“Thanks again for a wonderful and inspiring morning. I really like this belief you bring to the Company.”
— Senior Manager
Managers engage us to design and facilitate Issue-Based Workshops to help them address important aspects of business performance, such as: strategic management; organizational change; leadership and organization development; and group dynamics. We collaboratively design the workshop and provide informed facilitation of the event.
“Informed facilitation” means that we constructively challenge assumptions, content, interactional dynamics, and outcomes through our active participation in the emerging conversations. We don’t simply concern ourselves with the workshop logistics.
Workshop Facilitation Process
We design each event to suit the particular business circumstances, nature of the issues involved, and profile of the attendees. We’ve successfully applied this approach in a wide range of interventions, from intensive Leadership Team events to large-group working and participative, workshop-style conferences (e.g. 80+).
We might also carry out pre-work, to identify common themes and points of potential conflict. In such cases, we use a conversational (i.e. dialogic) approach rather than adopting a pseudo-scientific (diagnostic) stance.
Whatever the specific design, we focus directly on current work issues, emerging challenges, and required contributions, etc. rather using abstract approaches. This provides greater relevance for participants and tends to improve engagement.
Issue-Based Workshops set out, in a semi-structured way, to realise post-event improvements in business performance and/or capability. However, many of the benefits are likely to arise through the opportunity they provide for open dialogue, joint problem-solving, and shared sense-making around issues of importance and interest to participants. They can also provide a relatively safe environment to raise otherwise ‘undiscussable’ issues that might be blocking progress.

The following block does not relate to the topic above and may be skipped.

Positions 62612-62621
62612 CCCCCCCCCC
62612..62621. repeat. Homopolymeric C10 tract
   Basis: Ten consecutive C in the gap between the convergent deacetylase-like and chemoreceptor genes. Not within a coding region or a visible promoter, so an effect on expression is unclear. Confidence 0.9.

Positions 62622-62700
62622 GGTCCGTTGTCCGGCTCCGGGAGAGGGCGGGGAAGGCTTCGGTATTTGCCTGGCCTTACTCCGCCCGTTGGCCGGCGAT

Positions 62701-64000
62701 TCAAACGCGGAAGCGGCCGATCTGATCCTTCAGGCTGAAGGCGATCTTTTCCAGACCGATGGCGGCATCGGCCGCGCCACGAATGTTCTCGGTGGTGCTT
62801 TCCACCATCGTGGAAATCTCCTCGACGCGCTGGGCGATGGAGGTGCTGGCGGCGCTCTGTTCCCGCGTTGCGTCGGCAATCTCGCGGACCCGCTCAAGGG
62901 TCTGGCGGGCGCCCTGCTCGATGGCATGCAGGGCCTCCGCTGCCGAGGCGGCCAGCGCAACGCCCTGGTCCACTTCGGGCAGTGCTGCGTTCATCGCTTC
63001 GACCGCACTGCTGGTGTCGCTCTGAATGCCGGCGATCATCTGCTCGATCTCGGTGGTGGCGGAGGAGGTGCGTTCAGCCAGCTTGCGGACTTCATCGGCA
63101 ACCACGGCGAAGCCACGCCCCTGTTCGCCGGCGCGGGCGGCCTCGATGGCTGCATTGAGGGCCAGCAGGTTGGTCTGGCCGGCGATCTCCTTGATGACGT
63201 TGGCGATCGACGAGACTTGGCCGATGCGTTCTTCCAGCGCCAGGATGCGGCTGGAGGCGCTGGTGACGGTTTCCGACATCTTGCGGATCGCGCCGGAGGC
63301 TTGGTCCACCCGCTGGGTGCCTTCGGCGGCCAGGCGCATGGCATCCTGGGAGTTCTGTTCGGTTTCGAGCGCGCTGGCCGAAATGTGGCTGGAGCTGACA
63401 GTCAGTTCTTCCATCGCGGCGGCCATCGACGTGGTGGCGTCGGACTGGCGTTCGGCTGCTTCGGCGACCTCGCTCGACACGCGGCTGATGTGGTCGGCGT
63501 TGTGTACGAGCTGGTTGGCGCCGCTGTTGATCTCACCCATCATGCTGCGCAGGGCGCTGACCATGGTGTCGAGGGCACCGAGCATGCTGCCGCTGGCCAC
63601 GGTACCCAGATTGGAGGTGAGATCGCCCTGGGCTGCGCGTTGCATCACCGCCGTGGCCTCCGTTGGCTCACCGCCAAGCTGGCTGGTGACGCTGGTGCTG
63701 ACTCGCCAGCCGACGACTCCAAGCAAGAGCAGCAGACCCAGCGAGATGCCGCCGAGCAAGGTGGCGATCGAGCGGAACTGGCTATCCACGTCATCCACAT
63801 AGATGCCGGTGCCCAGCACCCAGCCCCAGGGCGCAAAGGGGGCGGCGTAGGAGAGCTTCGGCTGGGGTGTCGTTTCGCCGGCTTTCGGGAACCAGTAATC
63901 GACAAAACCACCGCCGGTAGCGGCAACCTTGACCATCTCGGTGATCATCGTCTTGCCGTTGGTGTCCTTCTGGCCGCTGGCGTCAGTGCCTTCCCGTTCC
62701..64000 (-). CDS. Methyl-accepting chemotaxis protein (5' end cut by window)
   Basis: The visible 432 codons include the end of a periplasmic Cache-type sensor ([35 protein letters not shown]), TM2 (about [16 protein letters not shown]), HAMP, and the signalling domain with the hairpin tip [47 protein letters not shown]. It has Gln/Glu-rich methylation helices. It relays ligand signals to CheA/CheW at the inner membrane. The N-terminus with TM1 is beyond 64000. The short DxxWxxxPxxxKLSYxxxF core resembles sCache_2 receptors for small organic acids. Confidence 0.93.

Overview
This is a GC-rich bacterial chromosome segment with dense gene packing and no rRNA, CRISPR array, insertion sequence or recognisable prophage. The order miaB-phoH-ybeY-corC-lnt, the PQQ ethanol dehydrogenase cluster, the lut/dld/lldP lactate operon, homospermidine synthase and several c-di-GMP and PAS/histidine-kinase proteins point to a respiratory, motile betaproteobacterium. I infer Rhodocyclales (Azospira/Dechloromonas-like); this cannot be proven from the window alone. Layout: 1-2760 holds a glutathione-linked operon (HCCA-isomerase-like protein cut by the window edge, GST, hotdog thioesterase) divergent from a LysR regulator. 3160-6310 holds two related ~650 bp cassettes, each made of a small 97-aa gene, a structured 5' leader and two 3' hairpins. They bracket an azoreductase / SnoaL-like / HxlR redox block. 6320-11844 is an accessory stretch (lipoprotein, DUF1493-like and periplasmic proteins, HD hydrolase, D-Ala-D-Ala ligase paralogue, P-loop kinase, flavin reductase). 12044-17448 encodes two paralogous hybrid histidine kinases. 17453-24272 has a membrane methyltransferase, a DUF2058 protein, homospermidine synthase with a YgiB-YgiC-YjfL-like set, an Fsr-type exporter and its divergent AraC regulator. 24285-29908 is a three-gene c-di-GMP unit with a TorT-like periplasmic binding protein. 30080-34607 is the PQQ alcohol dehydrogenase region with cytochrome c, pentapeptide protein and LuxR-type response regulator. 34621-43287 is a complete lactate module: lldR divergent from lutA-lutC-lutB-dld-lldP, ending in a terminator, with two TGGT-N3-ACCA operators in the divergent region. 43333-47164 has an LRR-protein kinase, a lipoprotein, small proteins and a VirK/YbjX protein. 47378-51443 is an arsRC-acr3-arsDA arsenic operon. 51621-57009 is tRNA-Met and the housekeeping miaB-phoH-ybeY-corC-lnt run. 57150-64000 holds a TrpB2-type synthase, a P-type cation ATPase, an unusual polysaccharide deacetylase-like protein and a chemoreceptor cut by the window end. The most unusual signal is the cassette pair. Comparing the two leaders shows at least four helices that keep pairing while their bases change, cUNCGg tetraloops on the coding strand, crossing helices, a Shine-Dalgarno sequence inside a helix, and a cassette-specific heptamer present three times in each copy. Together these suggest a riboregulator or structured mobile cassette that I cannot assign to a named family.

Examples of workshop topics
We have used this format in a wide range of situations, including as an effective way to:
- explore key aspects of strategic management and to provide a basis for strategy development, organizational change, and performance management – whether on an ad hoc basis or as a regular engagement
- help managers from diverse organizations to come together to develop strategies and action plans around high-profile and politically sensitive industry-wide issues
- reshape organisations and address issues of culture and climate
- explore the creation of strategic alliances between clients and prospective partners, in joint workshops
- develop proposals for divesting existing assets and identifying new business development options;
- develop new business models, such as a collaborative, ‘portfolio management’ approach to the management of otherwise separate business units
- establish leadership teams and enhance their effectiveness
- address historic conflicts between groups, as a basis for their future collaboration
- resolve problems relating to inefficient and ineffective business processes
- explore and exploit learning from a technological development project.